Fund of funds (FOFs) have become an increasingly popular investment vehicle over the last couple of decades. As the name suggests, a FOF is a fund that invests in multiple underlying funds instead of investing in bonds, stocks, or other securities directly. This provides investors with instant diversification across various asset classes, investment styles, and fund managers. But like any investment strategy, FOFs have their own pros and cons. In this article, we will explore what exactly FOFs are, their benefits for investors, and whether they are ultimately worth investing in.
What Are Fund of Funds?
An investment fund known as a FOF holds a portfolio of other investment funds as opposed to making direct investments in specific stocks. A FOF can have actively managed index funds, hedge funds, mutual funds, real estate funds, private equity funds, and more as its underlying funds. Investment diversification with precious metals.
FOFs allow investors to achieve broad diversification with a single investment. The FOF manager selects, monitors, and allocates capital across the various underlying funds. This provides exposure to multiple asset classes, fund managers, investment styles, and market sectors. FOFs aim to achieve strong risk-adjusted returns over the long run by blending together varied investment strategies.
Benefits Of Investing In Fund of Funds
There are several notable benefits that make FOFs an appealing investment vehicle for many investors:
- Instant Diversification: Rather than building a portfolio fund-by-fund, fund of funds for real estate investing offers diversification across asset classes, fund managers, and investment strategies in one simple investment. This reduces portfolio risk.
- Professional Management: FOF managers conduct thorough due diligence on underlying funds and allocate capital based on research and experience. This can be beneficial for investors who lack the time or expertise to select their own funds.
- Lower Investment Minimums: Since the FOF pools money from many investors, the minimum investment required is often lower than the minimum required for investing directly in the underlying funds. This allows more investors to access top-tier funds.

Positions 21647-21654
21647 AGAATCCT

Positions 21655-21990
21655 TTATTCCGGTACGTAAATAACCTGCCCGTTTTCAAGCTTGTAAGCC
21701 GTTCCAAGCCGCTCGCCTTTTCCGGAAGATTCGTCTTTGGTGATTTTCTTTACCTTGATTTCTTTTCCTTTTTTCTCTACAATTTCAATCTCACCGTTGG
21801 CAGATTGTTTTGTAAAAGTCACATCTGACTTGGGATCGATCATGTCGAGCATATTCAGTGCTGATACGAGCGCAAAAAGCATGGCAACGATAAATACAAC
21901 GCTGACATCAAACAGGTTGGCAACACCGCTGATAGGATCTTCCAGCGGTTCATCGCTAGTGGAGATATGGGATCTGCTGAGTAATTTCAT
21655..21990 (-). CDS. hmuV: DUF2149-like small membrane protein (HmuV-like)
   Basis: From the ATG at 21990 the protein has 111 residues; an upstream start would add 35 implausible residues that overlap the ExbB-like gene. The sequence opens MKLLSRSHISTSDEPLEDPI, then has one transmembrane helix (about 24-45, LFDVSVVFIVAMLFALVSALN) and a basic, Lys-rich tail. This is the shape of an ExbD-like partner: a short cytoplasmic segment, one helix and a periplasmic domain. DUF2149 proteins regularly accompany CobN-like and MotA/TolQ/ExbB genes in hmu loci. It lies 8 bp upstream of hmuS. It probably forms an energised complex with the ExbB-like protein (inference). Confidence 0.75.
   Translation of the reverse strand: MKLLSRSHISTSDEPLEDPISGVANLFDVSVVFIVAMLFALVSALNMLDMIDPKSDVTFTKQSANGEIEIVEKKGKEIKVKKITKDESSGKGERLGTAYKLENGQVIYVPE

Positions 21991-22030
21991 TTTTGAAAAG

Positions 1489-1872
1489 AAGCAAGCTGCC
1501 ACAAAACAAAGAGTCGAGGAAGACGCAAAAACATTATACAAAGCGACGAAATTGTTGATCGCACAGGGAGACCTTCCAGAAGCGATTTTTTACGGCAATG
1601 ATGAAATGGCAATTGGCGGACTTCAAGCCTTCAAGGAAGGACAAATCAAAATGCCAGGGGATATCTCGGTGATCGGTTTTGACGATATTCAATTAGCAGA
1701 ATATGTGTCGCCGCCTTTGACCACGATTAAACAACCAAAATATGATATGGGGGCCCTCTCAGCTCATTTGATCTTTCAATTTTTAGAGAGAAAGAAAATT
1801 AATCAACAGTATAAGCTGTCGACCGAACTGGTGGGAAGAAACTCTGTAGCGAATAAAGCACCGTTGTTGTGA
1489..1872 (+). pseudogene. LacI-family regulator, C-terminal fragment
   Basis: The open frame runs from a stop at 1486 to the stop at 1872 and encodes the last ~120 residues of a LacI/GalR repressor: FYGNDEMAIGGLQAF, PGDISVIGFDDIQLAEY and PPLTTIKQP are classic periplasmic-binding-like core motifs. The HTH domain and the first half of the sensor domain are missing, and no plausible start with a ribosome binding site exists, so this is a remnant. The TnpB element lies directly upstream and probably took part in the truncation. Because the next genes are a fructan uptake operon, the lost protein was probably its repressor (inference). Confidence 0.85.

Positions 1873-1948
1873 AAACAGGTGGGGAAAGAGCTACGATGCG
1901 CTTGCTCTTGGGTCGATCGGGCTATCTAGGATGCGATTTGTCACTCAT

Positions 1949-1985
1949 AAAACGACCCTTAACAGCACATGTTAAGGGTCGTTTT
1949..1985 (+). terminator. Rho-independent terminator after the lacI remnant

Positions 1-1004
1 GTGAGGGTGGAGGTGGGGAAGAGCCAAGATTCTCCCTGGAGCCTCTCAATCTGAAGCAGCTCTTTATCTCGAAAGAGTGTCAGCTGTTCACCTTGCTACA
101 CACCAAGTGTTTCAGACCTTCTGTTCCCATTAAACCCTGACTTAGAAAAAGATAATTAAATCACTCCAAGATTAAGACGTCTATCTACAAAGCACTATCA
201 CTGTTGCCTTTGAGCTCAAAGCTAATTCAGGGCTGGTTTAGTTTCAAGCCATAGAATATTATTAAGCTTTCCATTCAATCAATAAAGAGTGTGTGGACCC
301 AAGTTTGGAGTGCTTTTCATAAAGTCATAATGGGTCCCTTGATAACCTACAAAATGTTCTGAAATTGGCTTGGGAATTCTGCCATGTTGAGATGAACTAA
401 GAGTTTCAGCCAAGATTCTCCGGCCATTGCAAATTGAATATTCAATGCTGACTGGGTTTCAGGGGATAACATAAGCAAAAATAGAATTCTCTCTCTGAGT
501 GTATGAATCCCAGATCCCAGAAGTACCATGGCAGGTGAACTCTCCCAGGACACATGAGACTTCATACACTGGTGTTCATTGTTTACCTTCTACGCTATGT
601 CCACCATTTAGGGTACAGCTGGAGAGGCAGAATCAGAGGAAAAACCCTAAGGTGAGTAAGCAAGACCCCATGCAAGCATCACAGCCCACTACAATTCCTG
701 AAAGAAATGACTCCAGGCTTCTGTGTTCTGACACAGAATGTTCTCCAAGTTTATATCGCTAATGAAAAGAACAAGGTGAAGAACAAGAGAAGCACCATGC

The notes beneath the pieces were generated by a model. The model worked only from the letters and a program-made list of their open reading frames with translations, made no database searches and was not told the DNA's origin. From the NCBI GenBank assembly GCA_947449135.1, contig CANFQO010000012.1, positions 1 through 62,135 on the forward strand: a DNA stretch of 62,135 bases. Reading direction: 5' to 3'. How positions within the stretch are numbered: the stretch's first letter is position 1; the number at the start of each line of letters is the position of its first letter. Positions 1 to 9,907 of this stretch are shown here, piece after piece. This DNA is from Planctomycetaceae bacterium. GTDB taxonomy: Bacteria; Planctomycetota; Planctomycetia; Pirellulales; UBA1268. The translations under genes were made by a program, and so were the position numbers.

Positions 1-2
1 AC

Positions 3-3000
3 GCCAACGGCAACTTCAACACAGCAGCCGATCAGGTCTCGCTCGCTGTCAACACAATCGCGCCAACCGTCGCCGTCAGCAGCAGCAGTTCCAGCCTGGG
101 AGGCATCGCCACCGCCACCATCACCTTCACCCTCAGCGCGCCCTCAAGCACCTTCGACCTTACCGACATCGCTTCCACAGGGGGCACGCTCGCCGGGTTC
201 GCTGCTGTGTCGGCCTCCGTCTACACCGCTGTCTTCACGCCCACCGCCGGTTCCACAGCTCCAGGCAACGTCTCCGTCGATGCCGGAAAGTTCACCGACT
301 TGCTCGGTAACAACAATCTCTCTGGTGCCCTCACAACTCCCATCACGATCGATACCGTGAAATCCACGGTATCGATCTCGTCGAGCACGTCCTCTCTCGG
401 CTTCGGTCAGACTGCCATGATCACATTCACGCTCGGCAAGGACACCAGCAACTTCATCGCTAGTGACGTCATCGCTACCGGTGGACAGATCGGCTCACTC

- Simplified Portfolio Management: Rather than monitoring and rebalancing multiple funds themselves, investors can rely on the FOF manager to handle this. The FOF structure makes portfolio oversight simpler.
- Access To Exclusive Funds: FOFs sometimes provide access to funds or investment managers that aren’t available to average retail investors. Hedge funds and private equity funds, for example, often have high minimums and other investor requirements.
Potential Downsides To Consider
While they offer many benefits, FOFs also come with some drawbacks to consider:
- Multiple Layers Of Fees: Investors pay the FOF’s management fee in addition to the management fees charged by each underlying fund. This can result in higher total costs compared to investing in funds directly.
- Less Control: Investors have less visibility and control over the specific assets held compared to investing directly. The FOF manager handles all allocation decisions.
- Performance Drag: The diversification and asset allocation of FOFs may water down returns compared to concentrated approaches during certain market environments. The FOF structure can become a performance drag in itself.
- Liquidity Constraints: Some FOFs have less liquidity compared to traditional mutual funds since they invest in funds like hedge funds and private equity that have lock-up periods and redemption restrictions. This reduces flexibility.
Weighing The Pros and Cons
There are good reasons on both sides of the debate regarding FOFs. For many investors, the diversification, professional management, and convenience benefits outweigh the higher costs and reduced control. But FOFs are certainly not right for every investor or investment goal. As with any fund, it’s critical to analyze the strategy, performance track record, costs, manager experience, and your own needs before investing.